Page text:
Public Health & Safety
The Town of Chapel Hill Special Topics sessions continue
for the community with a presentation on large crowd management at noon
Wednesday, Oct. 17, in the Council Chamber of Town Hall, 405 Martin
Luther King Jr. Blvd. The public is welcome and encouraged to attend.
Chapel Hill public safety leadership has gained attention for its
unique ability to manage large crowd celebrations. Police Chief Chris
Blue and Fire Chief Dan Jones will discuss some of the strategies that
Chapel Hill employs to manage such large scale events.
From Halloween to NCAA basketball championships, large crowds in
downtown Chapel Hill can easily soar to the tens of thousands of people.
Enormous crowds confined in a
congested half-mile stretch of Franklin Street can present public
safety concerns related to personal and property crime, crowd panic and
large scale civil disorders. Additional concerns focus on alcohol
poisoning, injuries and gang-related violence.
The presentation will be followed by a question and answer session.
Chief Blue began work with the Town of Chapel Hill in 1997. A UNC
graduate who grew up in Chapel Hill, he is married with two daughters.
Chief Jones came to Chapel Hill from Florida in 1990 to become
fire chief. He has 38 years of experience in the fire service, rising
through the ranks. His wife and daughter are teachers, and his
son-in-law is a police officer.
The Special Topics series began during the Chapel Hill 2020
comprehensive planning process as a way to share information with
interested residents who want to
know more about issues, trends and studies that affect the future. For
past topics, see www.townofchapelhill.org/video
The public event will be aired live on Chapel Hill Government TV-18 and streamed on the Town of Chapel Hill website at www.townofchapelhill.org/index.aspx?page=1850. For more information about the special topic series, contact Catherine Lazorko at firstname.lastname@example.org or 919-969-5055.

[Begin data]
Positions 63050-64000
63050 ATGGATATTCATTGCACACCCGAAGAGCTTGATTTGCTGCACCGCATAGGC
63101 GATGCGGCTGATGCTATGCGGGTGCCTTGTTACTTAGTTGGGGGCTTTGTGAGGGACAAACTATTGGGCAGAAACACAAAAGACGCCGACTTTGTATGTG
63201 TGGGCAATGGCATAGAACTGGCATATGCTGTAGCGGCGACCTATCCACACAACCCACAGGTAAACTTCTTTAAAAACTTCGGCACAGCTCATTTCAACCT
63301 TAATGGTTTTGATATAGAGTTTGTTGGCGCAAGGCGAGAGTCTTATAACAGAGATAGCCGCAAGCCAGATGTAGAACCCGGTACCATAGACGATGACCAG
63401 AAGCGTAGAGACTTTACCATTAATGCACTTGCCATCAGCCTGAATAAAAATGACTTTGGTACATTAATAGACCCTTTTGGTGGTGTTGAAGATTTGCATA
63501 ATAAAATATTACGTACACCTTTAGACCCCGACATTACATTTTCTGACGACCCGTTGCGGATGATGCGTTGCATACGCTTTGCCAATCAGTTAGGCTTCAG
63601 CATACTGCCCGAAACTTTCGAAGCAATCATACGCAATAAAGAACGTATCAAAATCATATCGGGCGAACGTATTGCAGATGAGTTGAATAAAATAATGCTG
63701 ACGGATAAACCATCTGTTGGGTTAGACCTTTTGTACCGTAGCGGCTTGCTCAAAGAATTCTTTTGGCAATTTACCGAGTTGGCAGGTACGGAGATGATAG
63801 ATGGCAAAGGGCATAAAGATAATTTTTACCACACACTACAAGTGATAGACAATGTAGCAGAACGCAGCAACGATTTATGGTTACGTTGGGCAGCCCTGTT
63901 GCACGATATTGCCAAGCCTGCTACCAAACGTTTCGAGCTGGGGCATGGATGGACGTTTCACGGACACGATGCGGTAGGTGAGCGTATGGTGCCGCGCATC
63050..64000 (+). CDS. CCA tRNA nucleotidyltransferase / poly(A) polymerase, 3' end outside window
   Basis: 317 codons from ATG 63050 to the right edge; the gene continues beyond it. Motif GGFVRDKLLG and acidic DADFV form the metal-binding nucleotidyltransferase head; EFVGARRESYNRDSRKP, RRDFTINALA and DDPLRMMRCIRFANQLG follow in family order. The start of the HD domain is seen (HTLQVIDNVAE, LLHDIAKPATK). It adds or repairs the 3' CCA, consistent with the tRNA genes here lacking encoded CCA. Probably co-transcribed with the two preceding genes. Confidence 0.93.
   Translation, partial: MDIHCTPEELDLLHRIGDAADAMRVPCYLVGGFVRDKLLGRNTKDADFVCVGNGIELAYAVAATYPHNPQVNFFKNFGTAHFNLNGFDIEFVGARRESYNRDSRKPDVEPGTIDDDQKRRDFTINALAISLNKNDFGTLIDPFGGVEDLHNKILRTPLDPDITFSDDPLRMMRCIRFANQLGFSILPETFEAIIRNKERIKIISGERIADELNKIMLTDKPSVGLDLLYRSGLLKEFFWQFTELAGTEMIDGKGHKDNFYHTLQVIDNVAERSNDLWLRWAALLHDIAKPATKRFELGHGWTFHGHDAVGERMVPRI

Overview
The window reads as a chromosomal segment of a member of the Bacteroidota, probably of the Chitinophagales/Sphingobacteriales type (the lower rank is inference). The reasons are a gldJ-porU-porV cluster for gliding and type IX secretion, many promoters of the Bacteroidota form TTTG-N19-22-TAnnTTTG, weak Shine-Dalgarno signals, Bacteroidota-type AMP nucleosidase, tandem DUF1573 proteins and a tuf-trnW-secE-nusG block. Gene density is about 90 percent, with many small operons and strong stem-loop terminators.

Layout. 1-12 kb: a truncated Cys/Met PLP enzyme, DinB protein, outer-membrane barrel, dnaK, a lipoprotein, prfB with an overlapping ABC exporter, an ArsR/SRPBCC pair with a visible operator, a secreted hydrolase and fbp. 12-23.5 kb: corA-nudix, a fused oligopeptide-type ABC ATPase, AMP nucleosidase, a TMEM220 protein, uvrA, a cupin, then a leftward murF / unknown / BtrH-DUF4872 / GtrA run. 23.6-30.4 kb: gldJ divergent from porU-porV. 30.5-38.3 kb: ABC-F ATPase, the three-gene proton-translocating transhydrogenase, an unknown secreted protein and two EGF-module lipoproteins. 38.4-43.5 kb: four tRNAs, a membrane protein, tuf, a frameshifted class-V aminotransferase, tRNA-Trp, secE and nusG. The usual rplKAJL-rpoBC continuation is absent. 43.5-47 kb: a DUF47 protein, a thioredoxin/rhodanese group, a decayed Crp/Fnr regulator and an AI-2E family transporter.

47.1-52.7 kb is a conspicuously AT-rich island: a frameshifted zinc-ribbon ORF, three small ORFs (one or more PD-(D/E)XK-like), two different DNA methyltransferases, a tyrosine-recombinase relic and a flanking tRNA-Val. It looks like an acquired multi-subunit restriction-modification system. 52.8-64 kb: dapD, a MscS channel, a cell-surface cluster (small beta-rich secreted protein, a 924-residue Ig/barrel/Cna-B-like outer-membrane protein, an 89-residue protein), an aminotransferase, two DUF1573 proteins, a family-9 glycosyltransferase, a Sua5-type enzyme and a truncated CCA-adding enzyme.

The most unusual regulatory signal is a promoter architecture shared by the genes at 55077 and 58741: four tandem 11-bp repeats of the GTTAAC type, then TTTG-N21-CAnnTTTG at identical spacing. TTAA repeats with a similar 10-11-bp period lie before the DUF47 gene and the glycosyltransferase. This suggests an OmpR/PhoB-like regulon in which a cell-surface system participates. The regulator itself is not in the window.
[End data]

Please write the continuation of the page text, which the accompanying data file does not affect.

Wednesday, October 17, 2012 - 12:00pm
Council Chamber, Chapel Hill Town Hall
A friend of mine who is a teacher at a local high school asked me to post the following story. My friend requested that I share this without any identifying information so as not to compromise student trust and confidentiality.
One of my students (a 16 year old) is on the email list for Expressions, the shop on Franklin Street. Over Labor Day Weekend, he received an email stating that if he came in to the store and said the words "purple bud" he would get a good sized free sample of some brand of Spice -- synthetic weed. He did. This particular brand of synthetic weed is "legal" only because the laws regulating most synthetic weed as a class one scheduled narcotic haven't quite caught up to the chemicals that are sprayed on the plants. Apparently, North Carolina has recently joined an initiative with 28 other states banning these forms of synthetic marijuana.
This event is always a good time and a great way to meet your neighbors (if you live in Northside) and community leaders (if you live anywhere). From Facebook:
The GNI Neighborhood Night Out and Block Party is an annual community event and opportunity to build strong, healthy connections between student and non-student residents of neighborhoods surrounding Downtown Chapel Hill and UNC. The event is free, and includes food (BUNS!, Ben & Jerry's, McAlisters), music, games and prizes for all ages. This event is sponsored by the Town of Chapel Hill, UNC-Chapel Hill, the Carolina Union Activities Board (CUAB), Empowerment, Inc., and the Downtown Partnership.
Thursday, September 13, 2012 - 5:00pm to 9:00pm
Hargraves Community Center, 216 North Robertson Street, Chapel Hill, NC
This month the Town of Chapel Hill followed up on their promise to help create a community center for the Rogers Road neighborhood by... shutting down the center that neighbors set up for themselves for code violations! What?
Did anyone at Town Hall think twice before doing this? Did anyone think 'given our huge debt to this community and our stated goal of supporting a community center there, how can we help improve this center and bring it up to code?'
No, as if they were computers instead of humans, they kicked the Rogers-Eubank Neighborhood Association out of their home. What were they thinking?
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